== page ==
Just after the start, heading into the woods.
So now that the stage has been set, here’s how this thing went down and what I learned along the way.
At the top of the first hill.
The race starts out with a brief flat straight away into the woods that immediately shoots straight up a massive incline which is the first of 4 major climbs on the course. I don’t think I’ve ever been up something quite so steep. I had looked at the elevation prior and realized I had 2 or 3 more of these to go. The first couple miles M and I ran together. She’s done plenty of these including a rim to rim to rim through the grand canyon and a major trail marathon. This is a pretty good depiction of what I’m sure we would have looked like (picture M is Merlin and I’m the wolf):
After the first incline I was holding my own and felt pretty good but didn’t want to hold her back. I was glad she continued on (and met her goal!). Miles 2 through 3 were incredibly muddy. And not a puddle here or there. I’m talking about the super thick, sticks to your shoes nasty muck. The course was full of giant rocks, leaves, roots. Very different than the flat road races I’m used to.
Having just made it out of the mud and happy to be on dry land, mile 4 provided an extra special treat: SAND! It was tough and slippery and I was happy to get out of the sand pits without breaking an ankle.
After the sand fiasco I picked up speed a little and cought up to some other racers. I watched what they did, realizing this trail was definitely a different kind of race animal. I walked as fast as I could up the hills. Hydrated and took a short break at the top, jogged as fast as I could safely on the down hills. Ran as fast as I could on any straight flat areas.
I also learned that trail racers are very chatty and super nice. You can’t pass someone without having a conversation. I tried once – it was super awkward I got a bunch of bad vibes. You can talk about anything: the weather or the difficulty of the run or the nice scenery but you *have* to talk to each other and the pace is slow enough that this is doable. I stuck with a pack of about 6 individuals (at least one was a 50 miler) from miles 6 to the finish.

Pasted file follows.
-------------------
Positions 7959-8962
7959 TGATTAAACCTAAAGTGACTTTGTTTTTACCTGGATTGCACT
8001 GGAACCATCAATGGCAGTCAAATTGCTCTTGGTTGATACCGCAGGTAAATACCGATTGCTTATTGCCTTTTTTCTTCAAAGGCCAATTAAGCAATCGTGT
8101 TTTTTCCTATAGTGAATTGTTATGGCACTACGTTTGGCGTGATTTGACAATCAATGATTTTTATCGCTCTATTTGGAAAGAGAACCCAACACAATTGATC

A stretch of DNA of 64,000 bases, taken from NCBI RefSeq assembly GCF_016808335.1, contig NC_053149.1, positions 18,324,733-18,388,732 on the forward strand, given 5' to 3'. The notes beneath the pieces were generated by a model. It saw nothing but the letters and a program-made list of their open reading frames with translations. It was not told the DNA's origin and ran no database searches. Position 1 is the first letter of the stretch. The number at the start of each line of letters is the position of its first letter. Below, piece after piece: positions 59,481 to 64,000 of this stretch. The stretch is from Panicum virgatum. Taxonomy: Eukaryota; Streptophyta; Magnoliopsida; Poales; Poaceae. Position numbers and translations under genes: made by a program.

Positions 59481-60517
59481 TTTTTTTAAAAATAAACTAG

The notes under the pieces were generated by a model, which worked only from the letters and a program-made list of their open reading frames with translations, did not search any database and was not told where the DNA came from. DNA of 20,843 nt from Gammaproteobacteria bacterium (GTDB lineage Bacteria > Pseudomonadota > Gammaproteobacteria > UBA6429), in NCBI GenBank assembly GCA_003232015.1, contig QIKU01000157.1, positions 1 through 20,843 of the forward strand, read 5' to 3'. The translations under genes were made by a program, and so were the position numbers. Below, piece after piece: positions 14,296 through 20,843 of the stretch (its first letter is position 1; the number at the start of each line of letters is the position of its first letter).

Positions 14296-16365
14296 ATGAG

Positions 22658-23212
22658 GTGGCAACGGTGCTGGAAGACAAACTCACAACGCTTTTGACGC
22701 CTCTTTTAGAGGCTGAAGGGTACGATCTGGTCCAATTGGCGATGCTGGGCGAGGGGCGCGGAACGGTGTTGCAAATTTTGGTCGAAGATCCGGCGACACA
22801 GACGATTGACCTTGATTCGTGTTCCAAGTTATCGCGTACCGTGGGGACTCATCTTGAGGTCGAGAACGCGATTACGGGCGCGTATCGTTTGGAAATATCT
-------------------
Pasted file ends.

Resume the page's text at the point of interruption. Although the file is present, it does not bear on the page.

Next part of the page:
Aid stations are weird. People are super nice and helpful but it’s not the grab a cup of water or Gatorade and continue on. There was a whole smorgasbord of snacks an beverage options. Water, soda, candy, sandwiches, cookies, pretzels. It all looked very tempting but I stuck to my nothing-new-on-race-day rule and skipped it all. I only stopped at the last aid station at mile 14 for the porta-potty. I probably could have skipped that one too but didn’t want to regret it on the next mile!
Speaking of regrets, my only true regret is not taking enough pictures. As difficult as this race was, it was equally gorgeous. I made the mistake of putting my phone in my jacket pocket. When it got warmer I chucked the jacket in my hydration pack. At the time, I was exhausted and it just felt like a hassle to get to it.
Finished! With our wood medals, course map in the background.
The number one lesson I learned is that trail racing is NOT road racing. At all. I would actually call it a completely different sport. Different crowd, different pace, different expectations, and a drastically different course.
I finished the 16.86 miles in 4:35:40 with an average pace of 16:20. I would have been extremely disappointed with that pace on a road race. However, given the extreme conditions of the course, I’m damn proud of my finish at my first trail race.